Superfast trains are conquering the world, but America can't afford them: The reason
Superfast trains are coming to America, but old railroad lines can't handle them. Only 375 miles of U.S. railroad tracks are adapted for speeds over 100 miles per hour.
This is according to a report by Rorular Mechanicals. The E & E News report says that railroads in the U.S. will cause high-speed trains to slow down due to route design, aging infrastructure and overcrowded trains.
Moreover, the speed standard for most ultra high-speed trains is 200 miles per hour.
"Until we get as serious about high-speed rail as we got serious about interstate highways, we're not likely to see a national high-speed rail system," said Louis Thompson, former director of the Federal Railroad Administration.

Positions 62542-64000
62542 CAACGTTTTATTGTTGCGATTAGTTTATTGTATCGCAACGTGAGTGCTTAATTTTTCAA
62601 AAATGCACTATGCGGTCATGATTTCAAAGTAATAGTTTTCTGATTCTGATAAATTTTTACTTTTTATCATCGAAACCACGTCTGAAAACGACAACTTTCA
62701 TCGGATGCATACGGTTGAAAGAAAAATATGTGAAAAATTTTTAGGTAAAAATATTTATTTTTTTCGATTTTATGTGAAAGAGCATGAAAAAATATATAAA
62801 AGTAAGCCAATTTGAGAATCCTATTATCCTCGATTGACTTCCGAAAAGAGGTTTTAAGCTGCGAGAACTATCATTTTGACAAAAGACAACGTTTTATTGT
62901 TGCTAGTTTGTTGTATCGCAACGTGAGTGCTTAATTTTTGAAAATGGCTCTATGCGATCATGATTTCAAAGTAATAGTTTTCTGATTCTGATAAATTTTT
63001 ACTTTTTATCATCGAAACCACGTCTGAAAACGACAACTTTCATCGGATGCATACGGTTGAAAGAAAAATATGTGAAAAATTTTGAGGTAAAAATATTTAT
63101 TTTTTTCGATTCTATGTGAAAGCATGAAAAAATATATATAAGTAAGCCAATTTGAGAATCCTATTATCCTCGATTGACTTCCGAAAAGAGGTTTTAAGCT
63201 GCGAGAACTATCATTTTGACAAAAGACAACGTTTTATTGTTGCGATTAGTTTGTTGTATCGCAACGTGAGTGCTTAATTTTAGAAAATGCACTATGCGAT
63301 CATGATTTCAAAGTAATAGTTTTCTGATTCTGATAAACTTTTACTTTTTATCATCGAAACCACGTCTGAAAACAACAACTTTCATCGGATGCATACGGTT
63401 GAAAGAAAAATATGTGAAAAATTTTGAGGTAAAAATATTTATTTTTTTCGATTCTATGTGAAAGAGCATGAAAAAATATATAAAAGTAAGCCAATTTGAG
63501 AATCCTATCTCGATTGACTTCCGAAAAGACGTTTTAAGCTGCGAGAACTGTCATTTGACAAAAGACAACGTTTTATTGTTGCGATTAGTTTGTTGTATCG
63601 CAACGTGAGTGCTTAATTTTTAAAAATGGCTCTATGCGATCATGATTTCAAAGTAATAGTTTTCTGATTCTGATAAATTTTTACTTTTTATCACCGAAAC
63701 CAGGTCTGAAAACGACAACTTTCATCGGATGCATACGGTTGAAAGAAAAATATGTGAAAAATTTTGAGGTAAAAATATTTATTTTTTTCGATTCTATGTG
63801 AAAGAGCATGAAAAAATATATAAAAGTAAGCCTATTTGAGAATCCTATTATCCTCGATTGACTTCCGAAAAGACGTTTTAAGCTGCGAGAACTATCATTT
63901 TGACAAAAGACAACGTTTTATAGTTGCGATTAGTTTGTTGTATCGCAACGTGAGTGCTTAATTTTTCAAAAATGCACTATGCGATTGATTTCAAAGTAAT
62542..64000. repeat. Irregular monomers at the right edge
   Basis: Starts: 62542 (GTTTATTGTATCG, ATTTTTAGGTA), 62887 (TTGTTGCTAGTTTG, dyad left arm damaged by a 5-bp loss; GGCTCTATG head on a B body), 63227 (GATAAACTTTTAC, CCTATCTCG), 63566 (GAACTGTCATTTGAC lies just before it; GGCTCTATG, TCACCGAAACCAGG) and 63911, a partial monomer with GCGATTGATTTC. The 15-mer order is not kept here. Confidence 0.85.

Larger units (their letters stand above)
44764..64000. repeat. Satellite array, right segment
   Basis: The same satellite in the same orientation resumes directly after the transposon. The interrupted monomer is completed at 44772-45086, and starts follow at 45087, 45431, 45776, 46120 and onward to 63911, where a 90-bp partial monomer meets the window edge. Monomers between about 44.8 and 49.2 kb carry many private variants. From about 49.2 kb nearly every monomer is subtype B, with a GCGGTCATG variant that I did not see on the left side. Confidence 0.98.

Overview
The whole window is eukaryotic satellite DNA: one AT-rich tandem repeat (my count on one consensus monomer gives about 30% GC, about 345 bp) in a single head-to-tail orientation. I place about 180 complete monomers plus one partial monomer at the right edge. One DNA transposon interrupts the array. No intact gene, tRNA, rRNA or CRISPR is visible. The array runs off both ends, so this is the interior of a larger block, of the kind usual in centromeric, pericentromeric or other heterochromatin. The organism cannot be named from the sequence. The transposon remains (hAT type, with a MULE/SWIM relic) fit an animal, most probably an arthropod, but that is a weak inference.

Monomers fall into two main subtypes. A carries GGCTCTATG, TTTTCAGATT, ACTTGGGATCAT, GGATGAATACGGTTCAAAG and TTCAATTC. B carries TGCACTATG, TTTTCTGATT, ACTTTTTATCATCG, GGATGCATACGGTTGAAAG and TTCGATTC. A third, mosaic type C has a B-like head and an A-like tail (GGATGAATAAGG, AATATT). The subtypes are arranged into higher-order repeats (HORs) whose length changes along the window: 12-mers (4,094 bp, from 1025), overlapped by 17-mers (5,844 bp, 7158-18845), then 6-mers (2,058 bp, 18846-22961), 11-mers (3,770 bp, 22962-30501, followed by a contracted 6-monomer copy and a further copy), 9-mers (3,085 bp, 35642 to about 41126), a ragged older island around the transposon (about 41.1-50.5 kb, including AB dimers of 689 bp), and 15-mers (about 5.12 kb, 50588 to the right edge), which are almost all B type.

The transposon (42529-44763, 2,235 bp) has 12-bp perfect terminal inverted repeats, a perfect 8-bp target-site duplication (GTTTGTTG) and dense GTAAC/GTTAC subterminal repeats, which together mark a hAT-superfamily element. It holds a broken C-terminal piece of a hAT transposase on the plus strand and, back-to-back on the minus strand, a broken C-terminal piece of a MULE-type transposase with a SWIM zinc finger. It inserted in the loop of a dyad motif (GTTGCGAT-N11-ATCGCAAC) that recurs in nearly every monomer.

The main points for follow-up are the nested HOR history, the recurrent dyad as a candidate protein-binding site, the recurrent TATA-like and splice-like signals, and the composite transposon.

Only 32 miles of Northeast Corridor track can handle speeds of even 160 mph.
For example, Amtrak plans to add 100 miles of track capable of accommodating ultra-high-speed trains by 2035.
The Northeast Corridor track upgrades alone are estimated to cost $117 billion.
Getting high-speed trains across America would require building 4,200 miles of new highway lanes, 91 additional airport gates, and two new runways.